In an effort to highlight the many Anabaptists engaged in important work and ministry across the country and around the world, we’re starting a new series. Each Thursday, we’ll publish a seven question interview with a different Mennonite talking about their life, work, spiritual disciplines and influences.
Name: Ryan Harker
Lives in: Elkhart, Ind.
Home congregation: Pulaski (Iowa) Mennonite Church
1. You discovered Anabaptist-Mennonite faith during your undergraduate. Can you share the “cliff notes” (quick) version of that story?
I had become a Christian during my last semester of high school. I had planned for most of my teenage years to join the military (either the Army or the Navy). I had already received two ROTC (Reserve Officers’ Training Corps) scholarships, one through each branch (Army to Truman State University; Navy to Kansas). Not long after becoming a Christian, I learned that I had been given a full academic scholarship to Truman State. An older friend warned me that I might change my mind about the military and that I should, then, take the academic scholarship and “just try” ROTC.
So, I was in the ROTC program, but I hadn’t yet committed to serving as an officer after graduation. During that first year, I read Shane Claiborne’s The Irresistible Revolution. Through Shane’s words, I realized that I couldn’t do both. I couldn’t be a soldier (or a politician) and be a Christian. Shane’s second book mentioned Anabaptists and the Amish. I did some googling, found John Howard Yoder’s books, and I was hooked. At the time, I was dating my now wife, Brenna. This was all new to her, too, but as we were falling for one another, we together fell for the vision of church that we were finding in Shane’s writings, and from Yoder and others. Long story short, here we are.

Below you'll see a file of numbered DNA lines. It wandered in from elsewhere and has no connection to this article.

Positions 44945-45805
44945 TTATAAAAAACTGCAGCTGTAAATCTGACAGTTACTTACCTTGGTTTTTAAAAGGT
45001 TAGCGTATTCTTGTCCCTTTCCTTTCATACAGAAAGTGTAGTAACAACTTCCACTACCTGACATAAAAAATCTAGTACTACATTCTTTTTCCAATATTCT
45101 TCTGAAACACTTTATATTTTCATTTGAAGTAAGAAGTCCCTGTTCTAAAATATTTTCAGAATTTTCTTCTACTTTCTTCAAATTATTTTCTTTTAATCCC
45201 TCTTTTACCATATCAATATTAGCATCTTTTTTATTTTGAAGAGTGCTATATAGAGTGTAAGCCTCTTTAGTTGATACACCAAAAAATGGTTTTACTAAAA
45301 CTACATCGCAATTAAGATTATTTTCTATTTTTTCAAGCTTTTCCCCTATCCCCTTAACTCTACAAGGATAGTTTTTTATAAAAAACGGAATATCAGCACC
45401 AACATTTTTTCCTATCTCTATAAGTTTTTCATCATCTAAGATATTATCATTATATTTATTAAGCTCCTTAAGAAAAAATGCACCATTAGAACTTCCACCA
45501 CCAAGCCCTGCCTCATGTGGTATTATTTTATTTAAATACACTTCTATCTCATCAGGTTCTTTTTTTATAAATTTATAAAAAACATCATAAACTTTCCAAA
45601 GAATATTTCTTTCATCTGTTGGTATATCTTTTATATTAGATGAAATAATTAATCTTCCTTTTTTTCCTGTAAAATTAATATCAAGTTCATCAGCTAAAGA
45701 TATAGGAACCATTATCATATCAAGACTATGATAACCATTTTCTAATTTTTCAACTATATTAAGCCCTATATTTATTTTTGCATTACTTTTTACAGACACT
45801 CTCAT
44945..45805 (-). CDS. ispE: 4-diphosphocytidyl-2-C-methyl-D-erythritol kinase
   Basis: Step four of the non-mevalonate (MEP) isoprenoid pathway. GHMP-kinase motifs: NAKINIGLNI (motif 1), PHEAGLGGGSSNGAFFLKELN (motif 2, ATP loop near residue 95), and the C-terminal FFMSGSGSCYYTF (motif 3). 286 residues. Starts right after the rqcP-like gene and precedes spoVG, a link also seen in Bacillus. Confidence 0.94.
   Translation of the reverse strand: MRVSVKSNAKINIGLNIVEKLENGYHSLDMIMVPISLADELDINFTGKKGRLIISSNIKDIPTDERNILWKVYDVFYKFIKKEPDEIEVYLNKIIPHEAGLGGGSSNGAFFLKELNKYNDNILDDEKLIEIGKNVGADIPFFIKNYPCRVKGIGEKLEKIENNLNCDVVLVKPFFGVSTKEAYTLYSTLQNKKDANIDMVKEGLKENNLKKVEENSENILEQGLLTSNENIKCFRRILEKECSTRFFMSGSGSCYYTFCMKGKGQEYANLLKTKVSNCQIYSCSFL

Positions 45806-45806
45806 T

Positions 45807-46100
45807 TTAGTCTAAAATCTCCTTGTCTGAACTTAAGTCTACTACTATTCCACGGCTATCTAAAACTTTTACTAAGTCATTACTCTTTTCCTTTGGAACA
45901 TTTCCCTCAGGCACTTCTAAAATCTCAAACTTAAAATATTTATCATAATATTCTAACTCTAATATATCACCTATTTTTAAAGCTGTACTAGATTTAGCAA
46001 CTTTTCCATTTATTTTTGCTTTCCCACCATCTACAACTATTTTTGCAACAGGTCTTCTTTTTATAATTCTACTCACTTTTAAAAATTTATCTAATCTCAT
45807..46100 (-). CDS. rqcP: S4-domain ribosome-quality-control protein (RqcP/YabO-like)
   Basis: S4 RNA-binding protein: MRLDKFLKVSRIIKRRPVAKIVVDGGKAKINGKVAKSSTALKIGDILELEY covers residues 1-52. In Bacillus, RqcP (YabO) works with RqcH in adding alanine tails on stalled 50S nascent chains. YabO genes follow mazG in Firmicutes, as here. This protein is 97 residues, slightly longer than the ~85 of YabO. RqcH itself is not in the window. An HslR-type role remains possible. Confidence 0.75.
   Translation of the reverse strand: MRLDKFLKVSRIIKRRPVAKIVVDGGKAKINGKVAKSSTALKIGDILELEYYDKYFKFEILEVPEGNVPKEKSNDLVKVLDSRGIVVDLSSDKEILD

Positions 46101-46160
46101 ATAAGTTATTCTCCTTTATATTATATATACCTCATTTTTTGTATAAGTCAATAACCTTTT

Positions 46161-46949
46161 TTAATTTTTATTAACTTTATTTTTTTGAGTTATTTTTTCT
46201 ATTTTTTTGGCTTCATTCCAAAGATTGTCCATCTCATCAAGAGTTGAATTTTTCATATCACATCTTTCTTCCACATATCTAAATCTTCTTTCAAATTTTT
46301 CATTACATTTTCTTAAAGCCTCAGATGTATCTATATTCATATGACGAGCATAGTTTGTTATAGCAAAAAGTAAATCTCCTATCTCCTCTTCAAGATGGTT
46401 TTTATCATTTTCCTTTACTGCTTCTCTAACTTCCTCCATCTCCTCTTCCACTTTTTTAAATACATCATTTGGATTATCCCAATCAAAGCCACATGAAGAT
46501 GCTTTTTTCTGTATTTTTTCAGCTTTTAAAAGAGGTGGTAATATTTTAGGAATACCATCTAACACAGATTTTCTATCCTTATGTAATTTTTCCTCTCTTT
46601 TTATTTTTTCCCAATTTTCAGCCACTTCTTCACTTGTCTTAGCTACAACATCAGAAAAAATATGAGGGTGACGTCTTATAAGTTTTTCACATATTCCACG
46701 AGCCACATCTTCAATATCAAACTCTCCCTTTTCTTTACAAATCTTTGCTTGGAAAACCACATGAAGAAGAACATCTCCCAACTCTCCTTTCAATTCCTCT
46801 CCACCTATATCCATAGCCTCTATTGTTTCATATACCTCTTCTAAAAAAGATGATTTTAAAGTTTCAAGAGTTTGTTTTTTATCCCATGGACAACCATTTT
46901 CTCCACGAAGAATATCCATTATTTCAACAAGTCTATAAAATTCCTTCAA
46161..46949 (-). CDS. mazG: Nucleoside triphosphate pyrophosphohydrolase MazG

2. What was it about the Mennonite/Anabaptist faith that drew you in and keeps you here?
At first, it was the pacifism/non-resistance. But as I continued my study of the Bible, I found again and again that the Anabaptists had gotten their ecclesiology right. The picture of God’s people that I got from the Bible (Paul especially) was one of an alternative society:God’s holy, set-apart people distinct from the world. In that, we receive and live out the life that God hopes for humanity and makes possible in Jesus.
This was what the earliest Anabaptists said (I had read Menno Simon’s writings during this time, too). So, I always say that Shane Claiborne, John Howard Yoder, and Menno made me Anabaptist, but Paul kept me here.
Reading about the agrarian heritage of the Mennonite church keeps me excited about being here.
3. You studied (and now teach) at Anabaptist Mennonite Biblical Seminary (AMBS). What interests drew you there? What’s your degree program and area of concentration?
As soon as I became a Christian, there was no question: I was going to be a pastor. So, in my mind, seminary was a no-brainer. I applied to six seminaries, and AMBS was last on my list. I wanted the prestige of Princeton or Duke. When Brenna and I visited AMBS, though, we felt like it was a seminary that would form me as both a disciple and a biblical scholar. Try as I might to end up at a seminary with a bigger name, the Lord’s calling to AMBS was abundantly clear to both of us.
I love the Bible, and I love homesteading/organic farming. I knew that AMBS was the kind of seminary where I/we could cultivate both of those. So, I received my Master of Divinity in Biblical Studies, and now I teach Greek.